Winter blues: Craving the sun on my skin

Right now, I’m looking back on December a little wistfully. According to my (unreliable) memory, December 2016 was a lot milder and drier than January 2017. The last couple of weeks in London have featured some really bone-chilling weather and, despite the facts of the matter, I don’t see any longer ‘stretch’ in the evenings.

I miss the sun.

I know many people in this part of the world will be thinking something similar right now. But a conversation with a friend earlier this week really brought it home to me. Turning my face up to bright sunlight and sitting still in its rays is one of my most favourite things. I’m really impacted by my physical surroundings, for better or worse, and sunshine is something I’ll always move towards.

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Soaking up some sun on the last day of our visit to Tokyo, November 2016.

After spending time in the sun, I feel a wonderful mixture of recharged and relaxed. It’s like I’ve been literally ‘topped up’ by the solar energy and given a boost, but also a calming pat on the head.

Getting some more sun has been a priority for me over the last year. I mean, what’s the point of being your own boss if you an’t take off and soak up some rays when the weather’s good? Last year’s travels to Spain brought it home to me – the sun is good for me, I feel better when lying in the sun and so, I shall get more of the sun.

Every time I catch a glimpse of sunlight recently, I’m brought back to the long weekend I spent in Sitges by myself. Prepping for a few days of work in Barcelona, it was the perfect opportunity to unwind, lie on the beach and be alone with my thoughts.

In between my thoughts, or the occasional few minutes reading something on my Kindle, there was nothing by lying back and feeling sunshine on my skin, listening to the waves hit the shore and remember to occasionally roll over to avoid getting burnt.

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The utterly gorgeous Platja des Balmins in Sitges, Spain. In quieter times, last year. 

I also found some fellow travellers on that beach. People who spent the day there on their own, doing nothing but lying back and relaxing. They weren’t kicking footballs about, playing music or making noise. It seemed like they were there for some quiet appreciation of the sunlight and warmth – and, of course, to work on their tan.

We exchanged brief conversation from time to time, acknowledging each other’s solitary status and looking after each other’s belongings when one of us decided to take a dip in the sea to cool off. There was a mutual appreciation, I think, that we were here for the sunshine, in as pure a form as possible.

A couple of local people looked at me with a kind of sadness when I explained I live in London. “You must be so happy to see the sun” neatly summarises their response. “Yes,” I replied, grinning like I’d won the lottery.

And it’s not all about getting the chance to go ‘au naturel’ on a naturist beach. Yes, that’s nice, as I especially dislike seeing tan lines on my body. And swimming in a warm sea unencumbered by shorts is addictive once you start.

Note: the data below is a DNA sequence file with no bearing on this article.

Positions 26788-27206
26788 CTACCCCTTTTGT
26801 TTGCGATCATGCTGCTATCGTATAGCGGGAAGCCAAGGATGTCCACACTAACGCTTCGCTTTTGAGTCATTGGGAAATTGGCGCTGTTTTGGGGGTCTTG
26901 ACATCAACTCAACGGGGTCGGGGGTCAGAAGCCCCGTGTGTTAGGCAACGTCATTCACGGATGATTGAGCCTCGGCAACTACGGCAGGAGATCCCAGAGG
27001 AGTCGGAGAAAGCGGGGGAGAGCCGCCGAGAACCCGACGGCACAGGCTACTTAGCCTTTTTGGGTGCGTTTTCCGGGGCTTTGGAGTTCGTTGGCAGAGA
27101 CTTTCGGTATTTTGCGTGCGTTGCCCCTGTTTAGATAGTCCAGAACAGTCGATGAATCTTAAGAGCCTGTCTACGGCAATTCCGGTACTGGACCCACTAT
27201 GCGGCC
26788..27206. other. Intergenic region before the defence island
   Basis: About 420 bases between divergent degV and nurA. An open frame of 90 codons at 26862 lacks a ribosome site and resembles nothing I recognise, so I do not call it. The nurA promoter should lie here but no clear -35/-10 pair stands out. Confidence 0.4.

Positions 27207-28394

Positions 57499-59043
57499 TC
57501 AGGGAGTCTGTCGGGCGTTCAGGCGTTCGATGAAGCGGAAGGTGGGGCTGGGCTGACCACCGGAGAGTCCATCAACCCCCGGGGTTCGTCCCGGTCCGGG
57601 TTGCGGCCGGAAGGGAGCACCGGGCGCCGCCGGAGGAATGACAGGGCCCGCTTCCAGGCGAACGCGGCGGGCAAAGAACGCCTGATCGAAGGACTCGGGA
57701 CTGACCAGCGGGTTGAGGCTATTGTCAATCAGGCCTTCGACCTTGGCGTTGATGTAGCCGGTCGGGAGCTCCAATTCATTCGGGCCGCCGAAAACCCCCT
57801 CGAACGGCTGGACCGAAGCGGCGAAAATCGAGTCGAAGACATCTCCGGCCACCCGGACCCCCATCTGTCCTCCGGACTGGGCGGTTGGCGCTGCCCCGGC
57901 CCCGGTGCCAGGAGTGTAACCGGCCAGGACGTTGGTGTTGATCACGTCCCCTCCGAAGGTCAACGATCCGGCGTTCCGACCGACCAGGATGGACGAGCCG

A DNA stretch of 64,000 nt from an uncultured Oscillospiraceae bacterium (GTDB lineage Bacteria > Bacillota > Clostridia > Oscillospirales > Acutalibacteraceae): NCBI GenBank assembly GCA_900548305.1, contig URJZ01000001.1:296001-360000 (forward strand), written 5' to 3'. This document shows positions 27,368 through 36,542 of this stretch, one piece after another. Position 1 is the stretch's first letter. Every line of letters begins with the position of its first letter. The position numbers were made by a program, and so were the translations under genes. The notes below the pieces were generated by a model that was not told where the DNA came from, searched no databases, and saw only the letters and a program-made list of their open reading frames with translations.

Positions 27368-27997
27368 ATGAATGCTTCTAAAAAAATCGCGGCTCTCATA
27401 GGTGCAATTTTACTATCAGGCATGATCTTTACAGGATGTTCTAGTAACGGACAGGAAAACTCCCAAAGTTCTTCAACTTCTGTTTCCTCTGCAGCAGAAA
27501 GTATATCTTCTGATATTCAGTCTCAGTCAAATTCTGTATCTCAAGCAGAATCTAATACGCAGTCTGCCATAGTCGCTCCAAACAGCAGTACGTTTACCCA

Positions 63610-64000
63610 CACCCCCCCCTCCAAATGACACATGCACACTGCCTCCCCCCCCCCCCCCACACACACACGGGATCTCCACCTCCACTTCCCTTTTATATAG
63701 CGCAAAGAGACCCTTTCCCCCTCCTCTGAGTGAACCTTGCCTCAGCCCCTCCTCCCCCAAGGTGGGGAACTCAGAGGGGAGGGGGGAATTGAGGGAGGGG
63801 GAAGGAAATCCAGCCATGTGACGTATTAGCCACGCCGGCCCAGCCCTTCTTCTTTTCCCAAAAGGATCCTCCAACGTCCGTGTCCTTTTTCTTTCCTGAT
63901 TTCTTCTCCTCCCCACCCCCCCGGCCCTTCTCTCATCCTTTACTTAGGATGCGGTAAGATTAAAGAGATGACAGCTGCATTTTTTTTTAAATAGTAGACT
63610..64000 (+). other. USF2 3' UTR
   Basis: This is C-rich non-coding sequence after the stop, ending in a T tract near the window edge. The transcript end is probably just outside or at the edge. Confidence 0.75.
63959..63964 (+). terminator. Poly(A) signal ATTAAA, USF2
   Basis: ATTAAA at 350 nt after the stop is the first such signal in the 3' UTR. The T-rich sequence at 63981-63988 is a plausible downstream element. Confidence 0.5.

But also because sunbathing naked is my version of going against society’s grain and doing something most people won’t. My token act of rebellion each year. But you can’t do it everywhere, no matter how many World Naked Bike Rides are organised. And I don’t want to feature on the front page of the Evening Standard or be added to some kind of police register.

No. As the photo above illustrates (taken by @FrankDJS in Tokyo last year), I’ll sit in the sun whatever the temperature and whatever I’m wearing, just to turn my face up and close my eyes for a few minutes. To absorb a little sunshine and feel that little bit more energised.

So now, in the middle of a very cold and damp January, I’m craving sunshine and a solar recharging of my batteries – both physical and psychological. I won’t get to a beach until April, which seems very far away, so I’m hoping upcoming business trips to Barcelona will allow for the odd coffee in the sun. To tide me over. And I’ll sit there, eyes closed, face upturned and relaxed, just letting it wash over me.

In the interim, I’ll have to make do with long sessions in our apartment building’s sauna, frantically pretending the heat is coming from above and that I’m on a quiet, sunny beach.

Nudity: the great leveller

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I’ve just spent the past few days here in Sitges, outside Barcelona. My hotel is right next to the Platja de Balmins, which has the distinction of being ‘clothing optional’. I’ve been several times before and so knew what to look forward to: a small, sheltered cove, clean sand, a well-stocked bar and a bathroom within strolling distance. All good.

Oh, and dozens and dozens of naked people from around the world.

I freely admit I come to this beach due to a combination of laziness (it’s by far the closet to the hotel) and my well-documented naturist tendencies. If it’s warm, and it’s legal, I’ll strip down and soak up some rays. I’m long over any hang-ups about the size and shape of my own body and really couldn’t care less what yours looks like either.

I have a body. I’m on the beach. So like it or not, I therefore have a beach-ready body.

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